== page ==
CLP (Classification, Labelling and Packaging)

Chemical classification means finding out how the chemicals you supply can harm you, others or the environment. Classification is very important and provides the starting point for the controls needed to protect us and the world we live in.

Labels are there to help help identify hazardous chemicals, and explain what the hazards are and how to avoid them.

Packaging is also important to ensure that chemicals are stored and disposed of safely.

These pages provide an introduction to the basics of classification, labelling and packaging and where you can find detailed help and advice.

On 1 June 2015 the old classification and labelling system known as CHIP4 came to an end. The direct acting Classification, Labelling and Packaging (CLP) Regulation has taken over.

The CLP Regulation ensures that the hazards presented by chemicals are clearly communicated to workers and consumers in the European Union through classification and labelling of chemicals.

New guide available on classifying and labelling titanium dioxide

The guide helps companies and national authorities understand how mixtures containing titanium dioxide (TiO2) need to be classified and labelled following its classification as carcinogenic if inhaled.

The classification and labelling requirements for titanium dioxide (TiO2) changed in February 2020. As of 1 October 2021, following Delegated Regulation (EU) 2020/2017, new classification and labelling requirements enter into force.

The substance TiO2 must be classified as carcinogen if inhaled (Carc. 2, H351 (inhalation) when supplied on its own or in mixtures, where the substance or mixture contains 1% or more of TiO2 particles with an aerodynamic diameter ≤10 μm. In addition, mixtures containing TiO2 must be labelled with the supplemental label element ‘Hazardous respirable dust may be formed when used. Do not breathe dust’ (EUH212).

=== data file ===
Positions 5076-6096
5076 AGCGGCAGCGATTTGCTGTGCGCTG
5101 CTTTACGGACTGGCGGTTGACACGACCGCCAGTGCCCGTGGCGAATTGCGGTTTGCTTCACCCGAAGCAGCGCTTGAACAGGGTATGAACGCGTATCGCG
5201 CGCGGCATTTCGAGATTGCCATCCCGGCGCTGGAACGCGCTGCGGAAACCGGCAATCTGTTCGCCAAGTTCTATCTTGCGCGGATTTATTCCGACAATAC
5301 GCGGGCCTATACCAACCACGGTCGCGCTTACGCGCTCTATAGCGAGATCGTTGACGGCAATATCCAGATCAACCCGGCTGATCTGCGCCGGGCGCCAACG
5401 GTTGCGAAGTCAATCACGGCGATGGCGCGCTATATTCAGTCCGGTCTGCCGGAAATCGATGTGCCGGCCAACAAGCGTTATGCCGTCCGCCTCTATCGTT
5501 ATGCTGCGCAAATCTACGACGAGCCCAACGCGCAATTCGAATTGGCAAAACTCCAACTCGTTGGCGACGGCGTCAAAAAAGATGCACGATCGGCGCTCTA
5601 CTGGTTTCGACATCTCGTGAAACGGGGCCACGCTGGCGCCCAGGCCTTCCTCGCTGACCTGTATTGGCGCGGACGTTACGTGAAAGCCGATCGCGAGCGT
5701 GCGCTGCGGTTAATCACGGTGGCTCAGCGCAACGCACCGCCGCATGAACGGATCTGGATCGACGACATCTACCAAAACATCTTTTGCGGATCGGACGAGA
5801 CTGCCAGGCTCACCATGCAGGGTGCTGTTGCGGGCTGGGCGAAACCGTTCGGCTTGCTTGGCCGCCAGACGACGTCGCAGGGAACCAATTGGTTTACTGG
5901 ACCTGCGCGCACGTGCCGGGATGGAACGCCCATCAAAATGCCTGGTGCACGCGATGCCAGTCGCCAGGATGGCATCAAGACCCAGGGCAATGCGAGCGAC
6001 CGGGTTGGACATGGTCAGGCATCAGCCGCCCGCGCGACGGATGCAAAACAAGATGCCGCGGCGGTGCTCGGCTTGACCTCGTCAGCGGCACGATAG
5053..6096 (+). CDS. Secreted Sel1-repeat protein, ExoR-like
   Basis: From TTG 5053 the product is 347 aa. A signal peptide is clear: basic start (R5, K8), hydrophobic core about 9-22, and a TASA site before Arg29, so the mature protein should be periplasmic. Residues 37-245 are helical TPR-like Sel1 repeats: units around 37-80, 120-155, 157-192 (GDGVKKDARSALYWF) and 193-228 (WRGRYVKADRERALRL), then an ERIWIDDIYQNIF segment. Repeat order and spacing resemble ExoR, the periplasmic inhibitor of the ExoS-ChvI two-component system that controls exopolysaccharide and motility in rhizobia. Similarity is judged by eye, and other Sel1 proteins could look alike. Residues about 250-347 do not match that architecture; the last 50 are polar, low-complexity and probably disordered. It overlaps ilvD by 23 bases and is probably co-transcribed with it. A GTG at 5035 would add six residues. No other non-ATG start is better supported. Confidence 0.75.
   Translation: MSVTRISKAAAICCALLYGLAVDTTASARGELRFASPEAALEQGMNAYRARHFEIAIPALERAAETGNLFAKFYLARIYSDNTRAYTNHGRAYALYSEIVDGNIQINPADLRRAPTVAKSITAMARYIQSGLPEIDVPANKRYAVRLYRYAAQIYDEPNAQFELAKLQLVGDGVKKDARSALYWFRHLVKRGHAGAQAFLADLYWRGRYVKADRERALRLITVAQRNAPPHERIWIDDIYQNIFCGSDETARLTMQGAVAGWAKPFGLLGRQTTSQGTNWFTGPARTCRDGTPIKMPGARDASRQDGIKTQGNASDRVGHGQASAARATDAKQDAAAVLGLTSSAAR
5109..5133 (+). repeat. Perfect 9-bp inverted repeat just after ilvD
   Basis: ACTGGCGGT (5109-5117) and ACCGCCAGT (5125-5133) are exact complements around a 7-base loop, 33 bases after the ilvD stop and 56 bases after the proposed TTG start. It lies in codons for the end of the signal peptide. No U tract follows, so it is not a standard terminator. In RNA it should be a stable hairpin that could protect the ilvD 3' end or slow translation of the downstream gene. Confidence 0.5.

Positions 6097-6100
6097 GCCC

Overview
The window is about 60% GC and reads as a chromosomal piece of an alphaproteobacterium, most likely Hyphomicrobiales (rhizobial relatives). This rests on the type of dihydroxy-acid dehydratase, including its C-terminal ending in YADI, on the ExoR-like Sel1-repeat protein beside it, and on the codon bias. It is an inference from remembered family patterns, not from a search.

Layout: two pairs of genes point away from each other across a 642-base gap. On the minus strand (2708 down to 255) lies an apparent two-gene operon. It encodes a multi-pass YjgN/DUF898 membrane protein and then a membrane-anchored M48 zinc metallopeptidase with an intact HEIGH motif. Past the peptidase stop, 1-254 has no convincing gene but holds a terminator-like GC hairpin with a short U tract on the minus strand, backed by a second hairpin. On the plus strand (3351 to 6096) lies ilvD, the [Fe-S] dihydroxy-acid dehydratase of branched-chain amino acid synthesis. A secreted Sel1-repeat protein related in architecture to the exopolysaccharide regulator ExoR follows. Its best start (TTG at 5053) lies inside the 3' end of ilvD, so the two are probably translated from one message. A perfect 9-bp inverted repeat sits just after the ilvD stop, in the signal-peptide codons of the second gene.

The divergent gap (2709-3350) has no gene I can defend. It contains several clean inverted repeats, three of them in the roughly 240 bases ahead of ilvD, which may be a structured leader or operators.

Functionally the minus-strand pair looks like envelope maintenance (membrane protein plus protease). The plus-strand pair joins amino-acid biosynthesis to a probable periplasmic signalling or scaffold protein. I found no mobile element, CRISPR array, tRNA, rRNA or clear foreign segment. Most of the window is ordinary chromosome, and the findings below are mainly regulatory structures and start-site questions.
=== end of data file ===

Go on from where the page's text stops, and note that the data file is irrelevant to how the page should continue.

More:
Non-classified solid mixtures must also be labelled with the EUH212 supplemental labelling element if they contain at least 1% of TiO2, regardless of their form, or particle size.

Liquid mixtures containing TiO2 do not require Carc. 2 classification. However, if they contain at least 1% of TiO2 particles with an aerodynamic diameter ≤10 μm, then they need to be labelled with the supplemental label element ‘Hazardous respirable droplets may be formed when sprayed. Do not breathe spray or mist’ (EUH211).

This guide was developed in cooperation with the German competent authority (BAuA), the European Commission and the network of national helpdesks (HelpNet), prompted by the high number of helpdesk questions coming from both industry and authorities.

To download this guide please visit the European Chemicals Agency (ECHA) website at the following link:

Trading with Great Britain from 1 January 2020

Businesses trading with Great Britain from 1 January 2020 please see the HSE (GB) website:

HSE (GB) Helpdesk:

UK government guidance on submitting chemicals information after 1 January 2020

This includes NPIS (National Poisons Information Service) and UFI (Unique Formula Identifier)

Guidance for companies placing hazardous mixtures on the UK market (such as manufacturers, importers, downstream users and distributors) from 1 January 2021, can be viewed at the following link:

How to create a Unique Formula Identifier (UFI)

The following advice is for companies that do not have a base in the EU or do not have a VAT number.

The UFI generator on the European Chemicals Agency’s website can be used by virtually anybody. A link to the UFI generator can be found here:

If a company using the generator does not have an EU VAT number, they can check the box which states: "By ticking this box, I declare that the company does not have a VAT number or chose not to use it to generate a UFI."

The use of the VAT number is a means to ensure that two different companies using the same formulation number will not produce the same UFI.

There are replies to a number of frequently asked questions about UFI in the EHCA Question and Answer section which can be found at the following link:

There are also explanations about what is a UFI, how to generate it and how to use it in the dedicated page on the ECHA website, at:

If you require further clarification you may wish to email the European Chemicals Agency, ECHA using the following ECHA contact form:

CLP Stakeholder Event

HSE (GB) and (DEFRA) have hosted virtual stakeholder events covering actions businesses need to take when the UK Transition ends and how the new GB regulatory regime for chemicals may impact their work.

To view the virtual CLP Stakeholder Event, please see the following Youtube link:


Plenty of supporting guidance is available for the CLP Regulation. If you have legal obligations under these regulations you should read the guidance and compliance information carefully.

Additional help is available from:


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